John Walton: Arctic Britain – two weeks after drilling

WELL all I can say is I’m glad I’m not a brass monkey with the weather we are experiencing at the moment, -10 so far and supposed to be getting colder.

It’s at times like this I feel like doing a squirrel’s trick, ‘gathering my nuts and hibernating’.

It seems quite weird that two weeks ago we were drilling the last of the corn into pretty dry ground; admittedly it was out of grass, but what a difference a fortnight makes. Needless to say there isn’t much showing yet.

The sheep have arrived on their annual holiday from Wales, a part of me looks forward to them arriving and Max, the farm dog, really gets excited as it gives him the opportunity to show off his natural ability to get them going in one direction without losing his cool. That is until it comes to getting them through the gate.

Once there, all hell breaks loose: I shout at the dog, the dog listens but not for long and decides to do it his way; the sheep obviously don’t understand me or the dog.

Glad to see back of them

It is at this point that I begin to look forward to them going back to where they came from, and I do tell them in words to that effect. The dog and I make up, and all is right again.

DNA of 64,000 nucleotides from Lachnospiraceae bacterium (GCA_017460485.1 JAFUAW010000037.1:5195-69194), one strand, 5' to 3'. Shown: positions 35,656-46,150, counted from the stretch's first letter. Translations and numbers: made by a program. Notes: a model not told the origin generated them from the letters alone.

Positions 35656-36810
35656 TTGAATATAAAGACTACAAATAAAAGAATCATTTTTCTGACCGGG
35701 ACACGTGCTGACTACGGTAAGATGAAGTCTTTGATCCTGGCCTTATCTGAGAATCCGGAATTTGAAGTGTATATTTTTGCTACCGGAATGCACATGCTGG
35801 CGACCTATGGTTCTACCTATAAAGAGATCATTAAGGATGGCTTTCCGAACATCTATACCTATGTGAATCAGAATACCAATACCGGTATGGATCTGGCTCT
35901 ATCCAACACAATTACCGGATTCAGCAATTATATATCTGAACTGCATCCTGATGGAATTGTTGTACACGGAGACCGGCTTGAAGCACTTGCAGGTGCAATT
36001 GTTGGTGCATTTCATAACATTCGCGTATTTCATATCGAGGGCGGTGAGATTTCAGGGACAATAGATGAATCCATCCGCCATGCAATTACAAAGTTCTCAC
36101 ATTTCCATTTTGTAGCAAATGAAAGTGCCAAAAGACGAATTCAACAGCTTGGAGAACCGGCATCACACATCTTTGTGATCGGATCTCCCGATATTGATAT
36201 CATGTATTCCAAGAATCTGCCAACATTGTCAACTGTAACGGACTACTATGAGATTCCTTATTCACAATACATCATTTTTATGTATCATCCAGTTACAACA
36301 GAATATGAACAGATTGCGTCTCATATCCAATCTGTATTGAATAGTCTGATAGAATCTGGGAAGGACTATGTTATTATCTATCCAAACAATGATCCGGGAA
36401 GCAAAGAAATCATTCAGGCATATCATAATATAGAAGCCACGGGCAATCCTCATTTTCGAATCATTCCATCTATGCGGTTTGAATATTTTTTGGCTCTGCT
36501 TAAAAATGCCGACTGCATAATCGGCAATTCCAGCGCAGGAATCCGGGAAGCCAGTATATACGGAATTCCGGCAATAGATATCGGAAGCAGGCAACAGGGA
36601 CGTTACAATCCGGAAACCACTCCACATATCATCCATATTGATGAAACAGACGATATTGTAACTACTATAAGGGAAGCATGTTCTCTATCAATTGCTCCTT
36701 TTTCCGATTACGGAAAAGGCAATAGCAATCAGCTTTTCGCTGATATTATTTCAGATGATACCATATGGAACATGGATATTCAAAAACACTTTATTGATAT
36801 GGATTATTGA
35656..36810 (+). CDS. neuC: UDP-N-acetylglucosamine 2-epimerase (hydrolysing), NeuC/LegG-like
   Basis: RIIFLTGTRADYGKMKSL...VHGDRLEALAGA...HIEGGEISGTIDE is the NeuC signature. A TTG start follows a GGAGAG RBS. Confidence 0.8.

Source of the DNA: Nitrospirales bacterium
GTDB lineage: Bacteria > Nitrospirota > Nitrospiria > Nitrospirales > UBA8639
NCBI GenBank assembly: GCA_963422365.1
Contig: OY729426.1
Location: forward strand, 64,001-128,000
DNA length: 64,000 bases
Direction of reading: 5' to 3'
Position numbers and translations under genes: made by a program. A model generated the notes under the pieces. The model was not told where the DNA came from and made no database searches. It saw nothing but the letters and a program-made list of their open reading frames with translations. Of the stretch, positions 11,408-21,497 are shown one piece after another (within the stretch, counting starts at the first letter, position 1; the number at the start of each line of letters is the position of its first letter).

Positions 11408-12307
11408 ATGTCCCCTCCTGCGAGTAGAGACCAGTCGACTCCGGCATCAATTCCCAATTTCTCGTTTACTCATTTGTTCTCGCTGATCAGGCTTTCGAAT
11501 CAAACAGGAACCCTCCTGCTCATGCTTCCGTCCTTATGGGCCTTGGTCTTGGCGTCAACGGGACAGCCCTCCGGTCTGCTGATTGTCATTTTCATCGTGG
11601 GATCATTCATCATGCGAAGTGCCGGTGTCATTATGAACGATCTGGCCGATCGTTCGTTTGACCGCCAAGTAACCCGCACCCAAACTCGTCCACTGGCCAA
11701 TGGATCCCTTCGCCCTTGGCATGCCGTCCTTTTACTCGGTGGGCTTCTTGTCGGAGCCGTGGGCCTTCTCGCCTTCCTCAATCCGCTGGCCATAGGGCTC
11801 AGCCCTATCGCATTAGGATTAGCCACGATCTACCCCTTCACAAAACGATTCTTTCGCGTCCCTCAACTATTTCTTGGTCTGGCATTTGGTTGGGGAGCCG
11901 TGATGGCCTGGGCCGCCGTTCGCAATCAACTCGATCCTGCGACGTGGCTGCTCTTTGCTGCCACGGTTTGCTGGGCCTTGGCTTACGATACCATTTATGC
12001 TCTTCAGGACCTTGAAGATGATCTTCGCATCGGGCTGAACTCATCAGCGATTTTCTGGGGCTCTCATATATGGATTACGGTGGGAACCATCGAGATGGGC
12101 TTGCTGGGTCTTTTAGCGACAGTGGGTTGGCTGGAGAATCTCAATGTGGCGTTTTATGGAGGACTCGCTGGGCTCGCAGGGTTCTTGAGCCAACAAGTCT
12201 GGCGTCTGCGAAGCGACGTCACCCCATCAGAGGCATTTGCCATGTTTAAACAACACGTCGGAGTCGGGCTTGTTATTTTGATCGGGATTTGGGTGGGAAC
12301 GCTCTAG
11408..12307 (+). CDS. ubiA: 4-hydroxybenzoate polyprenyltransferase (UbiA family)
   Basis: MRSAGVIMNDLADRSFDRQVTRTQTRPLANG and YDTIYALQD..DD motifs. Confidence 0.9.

It is at this time of year, as things (apparently) get a little quieter, that the office beckons and all those things you have been putting off loom and can be put off no longer – things like meeting the insurance chap for a review which starts as a cost cutting exercise but ends up costing more with all the “what ifs”.

Things like going through all the piles which have accumulated over the weeks: the relief of finding that letter you lost several weeks ago; then the despair of knowing you should have also replied weeks ago.

Christmas is just around the corner and the school visits become more festive with live nativities. We have a new donkey who is very vocal and just at the critical time, when the children begin their rendition of ‘Silent Night’, it becomes obvious that the donkey has other ideas.

We also have festive weekends – for more information, visit www.stockleyfarm.co.uk

 

CHESHIRE

  • John Walton is a tenant farmer on an estate near Northwich, Cheshire, where he farms 275ha (680 acres). Besides milking 200 cows on an organic system, he grows arable crops, runs a vegetable box scheme and has an open farm, which attracted 70,000 visitors last year.

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